Eighty-five percent of American workers say taking time off makes them happier — yet employees are more reluctant than ever to use their vacation days — according to an infographic from City Pass.
From 1976 to 2000, Americans took, on average, 20 vacation days a year. That number has steadily decreased by four days since.
So, why don’t workers want to use their hard-earned time off?
Forty percent say they don’t want work to pile up, thirty-five percent say no one else can do their jobs, and twenty-two percent don’t want to seem replaceable, among other reasons. And when vacation days are used, more than half of Americans don’t even use them for vacations, but rather personal obligations — like running errands or going to the doctor — that require missing work.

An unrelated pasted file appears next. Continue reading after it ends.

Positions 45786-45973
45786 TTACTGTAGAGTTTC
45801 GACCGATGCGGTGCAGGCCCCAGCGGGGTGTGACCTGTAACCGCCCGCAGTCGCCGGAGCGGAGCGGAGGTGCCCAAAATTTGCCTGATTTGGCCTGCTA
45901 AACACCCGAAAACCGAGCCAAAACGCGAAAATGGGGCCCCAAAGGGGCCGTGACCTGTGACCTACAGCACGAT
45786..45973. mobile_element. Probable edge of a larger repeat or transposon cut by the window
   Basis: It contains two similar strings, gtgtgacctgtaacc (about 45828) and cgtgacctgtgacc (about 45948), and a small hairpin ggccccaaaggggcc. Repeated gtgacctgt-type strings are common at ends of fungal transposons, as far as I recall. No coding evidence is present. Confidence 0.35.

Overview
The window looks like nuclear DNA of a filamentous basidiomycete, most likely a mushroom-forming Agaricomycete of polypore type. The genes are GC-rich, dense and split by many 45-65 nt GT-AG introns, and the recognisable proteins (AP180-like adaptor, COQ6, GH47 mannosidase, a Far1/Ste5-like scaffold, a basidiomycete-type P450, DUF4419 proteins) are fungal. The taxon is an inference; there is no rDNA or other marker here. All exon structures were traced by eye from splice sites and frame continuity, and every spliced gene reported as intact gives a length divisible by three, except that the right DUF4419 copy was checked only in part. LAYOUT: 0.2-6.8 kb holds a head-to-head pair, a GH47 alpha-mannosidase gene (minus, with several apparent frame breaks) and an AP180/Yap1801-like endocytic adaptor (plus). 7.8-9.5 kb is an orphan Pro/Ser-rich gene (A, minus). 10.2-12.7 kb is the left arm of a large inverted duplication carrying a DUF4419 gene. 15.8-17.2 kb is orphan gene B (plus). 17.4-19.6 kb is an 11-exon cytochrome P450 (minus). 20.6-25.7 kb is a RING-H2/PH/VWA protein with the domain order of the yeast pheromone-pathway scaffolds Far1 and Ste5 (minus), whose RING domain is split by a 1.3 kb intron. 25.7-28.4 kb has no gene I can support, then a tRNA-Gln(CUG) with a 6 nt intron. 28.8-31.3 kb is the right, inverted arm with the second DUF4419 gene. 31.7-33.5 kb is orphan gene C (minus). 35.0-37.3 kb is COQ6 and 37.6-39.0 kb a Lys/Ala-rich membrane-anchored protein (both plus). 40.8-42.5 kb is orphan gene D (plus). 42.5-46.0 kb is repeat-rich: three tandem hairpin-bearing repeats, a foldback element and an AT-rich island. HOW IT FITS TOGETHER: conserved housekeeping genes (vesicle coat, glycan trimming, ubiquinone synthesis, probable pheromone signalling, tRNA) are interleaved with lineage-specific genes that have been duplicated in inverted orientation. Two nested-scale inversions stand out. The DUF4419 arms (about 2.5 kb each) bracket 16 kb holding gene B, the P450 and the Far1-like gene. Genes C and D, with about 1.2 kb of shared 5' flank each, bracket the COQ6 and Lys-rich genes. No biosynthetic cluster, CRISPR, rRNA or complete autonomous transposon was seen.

However, there are important health and productivity benefits to taking time off work, the infographic says:
- Ninety-one percent of employers say that after taking time off, their staffers return to the office recharged and ready to work more effectively.
- Seventy-seventy percent of HR pros believe employees who use most or all of their vacation days are more productive than those who don’t.
- Two-thirds of employees say taking time off improves their concentration and productivity.
- Seventy-nine percent of workers feel that taking time off strengthens their bonds with family and friends.
Even the act of anticipating a vacation up to eight weeks before your trip has positive mental health benefits. Not to mention, taking vacation time has shown to correlate with:
- Lower levels of depression
- Lower levels of stress
- Lower blood pressure
- Less weight gain
As we start off the new year, it’s a perfect time to plan those vacation days for 2016. It’s good for your career and health.